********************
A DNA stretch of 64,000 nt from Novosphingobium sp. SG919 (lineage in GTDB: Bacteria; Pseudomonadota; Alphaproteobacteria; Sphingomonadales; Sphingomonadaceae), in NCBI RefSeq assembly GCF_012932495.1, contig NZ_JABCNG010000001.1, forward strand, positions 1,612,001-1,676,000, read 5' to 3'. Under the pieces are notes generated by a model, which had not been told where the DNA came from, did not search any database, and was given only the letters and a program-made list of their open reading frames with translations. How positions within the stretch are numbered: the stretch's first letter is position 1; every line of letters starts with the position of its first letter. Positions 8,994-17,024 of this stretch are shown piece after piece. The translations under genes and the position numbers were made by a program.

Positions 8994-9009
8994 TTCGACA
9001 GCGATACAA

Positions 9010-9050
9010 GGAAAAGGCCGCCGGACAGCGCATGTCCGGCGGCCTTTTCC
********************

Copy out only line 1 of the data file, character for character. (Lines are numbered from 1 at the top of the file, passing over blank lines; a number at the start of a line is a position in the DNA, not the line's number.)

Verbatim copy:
A DNA stretch of 64,000 nt from Novosphingobium sp. SG919 (lineage in GTDB: Bacteria; Pseudomonadota; Alphaproteobacteria; Sphingomonadales; Sphingomonadaceae), in NCBI RefSeq assembly GCF_012932495.1, contig NZ_JABCNG010000001.1, forward strand, positions 1,612,001-1,676,000, read 5' to 3'. Under the pieces are notes generated by a model, which had not been told where the DNA came from, did not search any database, and was given only the letters and a program-made list of their open reading frames with translations. How positions within the stretch are numbered: the stretch's first letter is position 1; every line of letters starts with the position of its first letter. Positions 8,994-17,024 of this stretch are shown piece after piece. The translations under genes and the position numbers were made by a program.